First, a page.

• Our Transforming (conservative) friends say that this is all a matter of two things: the authority of Scripture, especially the Scriptures’ teaching on human sexuality, homosexuality especially; and the preservation of marriage and family, as established by Scripture. The bottom line: the practice of homosexuality is a sin and therefore outside of Christian teaching established by Scripture and 2,000 years of church tradition.

Here’s the problem with this debate in a nutshell. They are talking past each other. These two “sides” are speaking two different languages- the language of inclusive love vs. the language of biblical authority.
Yet there’s an irony to all of this. Both sides read the same Bible and hold to its authority as the inspired Word of God. And both sides believe in an inclusive, loving church!

Now– let me stop right here because I can sense that both my conservative and progressive colleagues are already chaffing against what I just said. Friends, I’ve made these observations after having spent hours upon hours talking to people on both sides of the LGBT debate. There are some eery similarities between both sides. Here are two striking commonalities:

First, both conservatives and progressives read the same Bible and they take it seriously as the authoritative, inspired Word of God. Or, if we want Wesleyan common ground to stand on, we all can affirm that, “The Holy Scripture containeth all things necessary to salvation…” (The Book of Discipline of the United Methodist Church 2012, ¶104).  By and large, progressives do not simply toss out passages of Scripture they don’t like. They wrestle with them through the lenses of careful biblical study, criticism and experience- something that everyone from any ideology does. Our ideological differences stem from how we interpret biblical teachings on human sexuality and hermeneutically apply them to our present-day circumstances.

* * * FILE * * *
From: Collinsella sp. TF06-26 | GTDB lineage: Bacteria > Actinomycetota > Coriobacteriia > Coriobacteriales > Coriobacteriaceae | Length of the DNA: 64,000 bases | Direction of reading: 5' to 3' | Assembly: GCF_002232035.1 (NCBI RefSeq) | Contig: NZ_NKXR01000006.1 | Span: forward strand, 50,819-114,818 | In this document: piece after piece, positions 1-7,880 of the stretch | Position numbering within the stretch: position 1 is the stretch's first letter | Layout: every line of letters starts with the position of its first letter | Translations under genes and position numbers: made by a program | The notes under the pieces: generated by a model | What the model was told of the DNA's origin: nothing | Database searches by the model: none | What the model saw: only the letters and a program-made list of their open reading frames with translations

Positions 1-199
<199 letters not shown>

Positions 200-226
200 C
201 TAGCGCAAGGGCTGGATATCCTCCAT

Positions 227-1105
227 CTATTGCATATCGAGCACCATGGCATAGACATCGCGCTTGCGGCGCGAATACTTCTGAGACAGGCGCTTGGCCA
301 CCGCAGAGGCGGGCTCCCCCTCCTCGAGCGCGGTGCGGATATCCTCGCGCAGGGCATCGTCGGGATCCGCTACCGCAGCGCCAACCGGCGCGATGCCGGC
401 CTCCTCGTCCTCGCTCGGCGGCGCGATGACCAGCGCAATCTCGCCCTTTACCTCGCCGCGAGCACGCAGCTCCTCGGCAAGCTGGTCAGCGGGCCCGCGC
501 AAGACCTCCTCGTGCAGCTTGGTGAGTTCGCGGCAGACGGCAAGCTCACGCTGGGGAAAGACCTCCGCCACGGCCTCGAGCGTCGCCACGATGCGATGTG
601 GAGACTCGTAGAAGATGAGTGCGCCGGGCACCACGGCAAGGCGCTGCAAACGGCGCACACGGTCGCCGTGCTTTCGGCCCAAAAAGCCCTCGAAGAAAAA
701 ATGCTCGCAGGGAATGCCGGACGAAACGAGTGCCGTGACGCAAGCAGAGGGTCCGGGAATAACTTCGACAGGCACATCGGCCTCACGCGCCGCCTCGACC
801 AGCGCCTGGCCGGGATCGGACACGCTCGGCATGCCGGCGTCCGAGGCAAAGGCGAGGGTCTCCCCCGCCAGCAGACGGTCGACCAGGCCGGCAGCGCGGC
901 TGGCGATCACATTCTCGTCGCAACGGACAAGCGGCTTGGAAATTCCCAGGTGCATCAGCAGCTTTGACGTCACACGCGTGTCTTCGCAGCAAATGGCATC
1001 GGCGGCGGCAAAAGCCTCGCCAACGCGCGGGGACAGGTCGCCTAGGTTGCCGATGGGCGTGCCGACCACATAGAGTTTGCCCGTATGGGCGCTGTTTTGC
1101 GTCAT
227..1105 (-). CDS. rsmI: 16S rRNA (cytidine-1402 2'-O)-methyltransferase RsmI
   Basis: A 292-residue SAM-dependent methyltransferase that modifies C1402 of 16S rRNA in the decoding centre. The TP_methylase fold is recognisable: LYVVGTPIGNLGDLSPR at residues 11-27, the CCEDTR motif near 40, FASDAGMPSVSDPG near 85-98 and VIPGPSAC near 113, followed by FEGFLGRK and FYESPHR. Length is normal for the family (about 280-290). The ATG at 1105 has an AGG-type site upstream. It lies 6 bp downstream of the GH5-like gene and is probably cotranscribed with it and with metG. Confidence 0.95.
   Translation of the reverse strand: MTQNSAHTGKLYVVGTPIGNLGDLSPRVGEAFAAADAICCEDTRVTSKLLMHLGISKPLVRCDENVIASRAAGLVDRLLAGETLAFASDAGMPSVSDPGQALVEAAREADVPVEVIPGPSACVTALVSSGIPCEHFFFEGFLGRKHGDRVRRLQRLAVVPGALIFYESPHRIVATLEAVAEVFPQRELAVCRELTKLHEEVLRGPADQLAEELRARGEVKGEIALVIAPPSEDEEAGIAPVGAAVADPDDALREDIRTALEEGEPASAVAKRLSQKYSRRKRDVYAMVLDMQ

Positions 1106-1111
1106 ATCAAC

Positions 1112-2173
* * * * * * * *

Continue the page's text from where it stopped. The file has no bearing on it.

Second, both conservatives and progressives strive for an inclusive, loving church, and in this case with our LGBT neighbors. It is simply wrong to assume that all conservative Christians hate gay people or don’t want them in their churches. We all want and strive for an inclusive church. Where we differ is in the nature of inclusivity. What are we including? Many of our conservative colleagues advocate for and practice radical hospitality to their LGBT neighbors. They love them, even if they cannot affirm the ways they live out their sexuality. This is not hate or exclusion, at least in their eyes and hearts.

However, I want to say here that this does not at all diminish the real painful histories that LGBT people have experienced being ostracized, hated, and excluded from their families, friends, and church. This still goes on. That said, conservatives (and everyone else) have come a long way in getting rid of bigotry and homophobia. Much more needs to be done. Yet we can confidently say that a large and growing number of my conservative colleagues are weeding out hate and homophobia, extending love and grace to all, while at the same time upholding what they believe the Bible teaches about human sexuality.

To sum up what I’ve just said: by and large, both progressives and conservatives read the same Bible and advocate for a loving, inclusive church. Albeit, there are noisy, visible exceptions who always show up to steal the limelight. Put them aside, and we still find these striking similarities between a vast majority progressives and conservatives.
If it is true– and I firmly believe it is!– that progressives and conservatives on the LGBT issue affirm biblical authority and an inclusive church, then I believe there is a scriptural way forward for all of us. Call it a third way apart from either extreme, and yet it can be a place for all of us to stand together.

That Scriptural way forward is Romans 14:1-15:7. A few months ago I wrote a fictional account of the Apostle Paul addressing the 2016 General Conference of the UMC , hermeneutically applying this passage to the LGBT debate. I invite you to give it a read.